Thursday, January 15, 2009

My problem with Wilson Cycles

Chris over at Highly Allochthonous has just done an unusually good job at explaining what Wilson Cycles are, and the role they play in tectonic reconstruction. And he did it without using the most evil diagram in tectonics.

I don’t like the Wilson Cycle idea. I don’t deny that ocean basins open and close, but I think that it is too neat, too pat, and inadequately describes most real orogenies.

Take another look at that linked diagram. What is missing? I’ll give you a hint. If you live in Turkey, California, New Zealand, or China, it could kill you. If you still don’t know, think about which dimension that diagram considers expendable.

Crustal thickening and thinning is fairly easy to identify in the geologic record. The both initiate sedimentation, igneous activity, and/or metamorphism. Lateral tectonics, on the other hand, doesn’t leave nearly as big a mess behind. As a result, it can be (and often is) overlooked much more easily that a rift valley, or a mountain of ecolgite. And the open-and-shut presentation of Wilson cycles further de-emphasizes strike-slip motion.

I think that’s a mistake. Continents don’t just move back and forth; they also slide past each other and spin around. In most cases, continental collisions don't involve happen in the same orientation as the previous rifting (I'm ignoring the Alps tonight). Most of today’s active plate margins have some degree of lateral faulting associated with them. But the Wilson cycle doesn’t call attention to this fact.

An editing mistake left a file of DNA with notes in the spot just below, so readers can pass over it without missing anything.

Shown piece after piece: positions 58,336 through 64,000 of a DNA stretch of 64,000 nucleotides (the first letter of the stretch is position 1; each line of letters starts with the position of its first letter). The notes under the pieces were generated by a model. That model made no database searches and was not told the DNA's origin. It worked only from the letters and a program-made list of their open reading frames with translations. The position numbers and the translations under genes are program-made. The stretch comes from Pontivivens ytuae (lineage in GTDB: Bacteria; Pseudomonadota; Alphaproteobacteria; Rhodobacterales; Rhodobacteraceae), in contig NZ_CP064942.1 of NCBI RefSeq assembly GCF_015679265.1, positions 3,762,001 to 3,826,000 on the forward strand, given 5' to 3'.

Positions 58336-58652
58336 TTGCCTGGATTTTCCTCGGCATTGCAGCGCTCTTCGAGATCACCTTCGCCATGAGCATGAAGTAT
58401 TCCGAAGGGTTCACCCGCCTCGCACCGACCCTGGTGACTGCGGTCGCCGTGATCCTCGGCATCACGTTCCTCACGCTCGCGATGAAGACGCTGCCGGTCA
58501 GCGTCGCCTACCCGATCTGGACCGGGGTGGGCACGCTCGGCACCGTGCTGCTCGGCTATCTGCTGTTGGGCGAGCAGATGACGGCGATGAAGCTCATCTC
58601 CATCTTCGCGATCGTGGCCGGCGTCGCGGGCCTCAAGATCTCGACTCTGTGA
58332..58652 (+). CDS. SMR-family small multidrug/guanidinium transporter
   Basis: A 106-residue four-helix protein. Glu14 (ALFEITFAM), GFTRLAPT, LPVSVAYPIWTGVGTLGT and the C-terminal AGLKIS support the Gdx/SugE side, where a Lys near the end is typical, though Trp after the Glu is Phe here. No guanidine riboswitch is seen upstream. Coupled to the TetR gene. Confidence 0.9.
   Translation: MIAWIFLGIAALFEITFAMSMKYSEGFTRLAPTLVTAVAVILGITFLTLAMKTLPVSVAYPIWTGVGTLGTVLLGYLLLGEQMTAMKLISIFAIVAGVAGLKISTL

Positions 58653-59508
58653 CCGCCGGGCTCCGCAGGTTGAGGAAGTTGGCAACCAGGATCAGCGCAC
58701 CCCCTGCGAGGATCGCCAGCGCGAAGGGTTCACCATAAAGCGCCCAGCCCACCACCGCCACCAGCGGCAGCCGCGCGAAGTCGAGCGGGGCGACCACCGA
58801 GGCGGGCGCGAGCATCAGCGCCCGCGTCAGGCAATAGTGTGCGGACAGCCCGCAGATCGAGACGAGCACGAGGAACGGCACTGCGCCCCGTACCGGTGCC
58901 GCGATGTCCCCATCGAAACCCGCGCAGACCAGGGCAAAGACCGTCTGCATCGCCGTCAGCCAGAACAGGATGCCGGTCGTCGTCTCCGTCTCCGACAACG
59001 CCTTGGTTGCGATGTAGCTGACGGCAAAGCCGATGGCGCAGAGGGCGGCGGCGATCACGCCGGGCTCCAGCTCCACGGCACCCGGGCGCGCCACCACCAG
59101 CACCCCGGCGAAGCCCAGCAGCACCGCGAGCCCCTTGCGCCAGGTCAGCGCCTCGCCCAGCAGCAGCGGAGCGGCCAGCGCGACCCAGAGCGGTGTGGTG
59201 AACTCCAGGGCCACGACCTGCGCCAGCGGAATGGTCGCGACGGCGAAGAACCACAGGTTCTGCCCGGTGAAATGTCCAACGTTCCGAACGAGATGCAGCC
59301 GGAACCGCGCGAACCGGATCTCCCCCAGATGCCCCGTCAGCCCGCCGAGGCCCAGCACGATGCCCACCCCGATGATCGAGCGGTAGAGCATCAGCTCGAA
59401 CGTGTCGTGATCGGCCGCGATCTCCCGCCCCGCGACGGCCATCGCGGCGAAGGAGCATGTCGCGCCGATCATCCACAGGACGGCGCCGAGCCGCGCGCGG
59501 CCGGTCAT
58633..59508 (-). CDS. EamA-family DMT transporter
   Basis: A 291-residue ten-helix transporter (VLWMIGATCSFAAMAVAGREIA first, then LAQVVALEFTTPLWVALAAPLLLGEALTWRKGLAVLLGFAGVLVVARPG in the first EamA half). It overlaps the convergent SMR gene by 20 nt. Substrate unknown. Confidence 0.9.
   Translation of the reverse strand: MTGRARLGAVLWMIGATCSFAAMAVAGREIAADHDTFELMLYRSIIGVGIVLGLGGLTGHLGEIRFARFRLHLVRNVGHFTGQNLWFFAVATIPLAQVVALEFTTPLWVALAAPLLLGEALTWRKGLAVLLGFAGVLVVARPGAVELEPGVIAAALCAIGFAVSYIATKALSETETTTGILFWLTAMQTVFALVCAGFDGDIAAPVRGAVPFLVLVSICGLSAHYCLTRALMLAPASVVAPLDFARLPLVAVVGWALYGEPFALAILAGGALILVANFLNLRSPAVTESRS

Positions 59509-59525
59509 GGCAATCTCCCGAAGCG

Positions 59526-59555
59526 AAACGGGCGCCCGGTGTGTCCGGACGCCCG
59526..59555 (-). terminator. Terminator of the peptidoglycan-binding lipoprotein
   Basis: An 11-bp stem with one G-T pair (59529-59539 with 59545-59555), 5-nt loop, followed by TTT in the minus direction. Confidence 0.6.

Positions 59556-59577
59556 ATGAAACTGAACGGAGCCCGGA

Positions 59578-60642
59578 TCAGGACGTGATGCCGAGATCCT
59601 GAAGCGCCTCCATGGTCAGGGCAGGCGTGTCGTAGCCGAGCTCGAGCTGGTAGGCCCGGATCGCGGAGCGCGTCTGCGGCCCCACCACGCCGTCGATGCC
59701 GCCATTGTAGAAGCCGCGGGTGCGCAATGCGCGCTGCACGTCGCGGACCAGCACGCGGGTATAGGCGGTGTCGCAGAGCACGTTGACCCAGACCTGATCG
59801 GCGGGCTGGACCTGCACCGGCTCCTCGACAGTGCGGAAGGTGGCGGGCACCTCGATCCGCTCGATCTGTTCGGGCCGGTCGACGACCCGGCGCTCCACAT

5 comments:

CJR said...

Hah. I dislike that figure too. Or at least, I dislike the fact that it is never really presented for what it is - an extremely idealised depiction of the whole process. Even the Iapetus-Pangaea-Atlantic cycle doesn't look like this - and that's probably the best-fitting example out there (Wales in the Ordovician was probably a lot like New Zealand today - there was definitely a large element of transpression, anyway).

BrianR said...

Very good point ... makes me wonder how much of the ancient record is stike-slip, or at least a component of strike-slip, that we haven't recognized.

andrew said...

I have never cottoned to the "Wilson cycle" because the word suggests an engine, whereas all we have in the data is a couple of ragged coalescences and breakups. It's like "mantle convection," which inspired decades of diagrams showing kitchen-kettle convection cells. Heck, the word "plates" has always been misleading.

Chuck said...

The mantle has a higher Rayleigh number than a kettle, so it should convect better...

jude said...

I don't see what's so wrong with the expanding earth theory anyway. My friend's dog's waistline expands. My income tax debt fines expand. So why not the earth?


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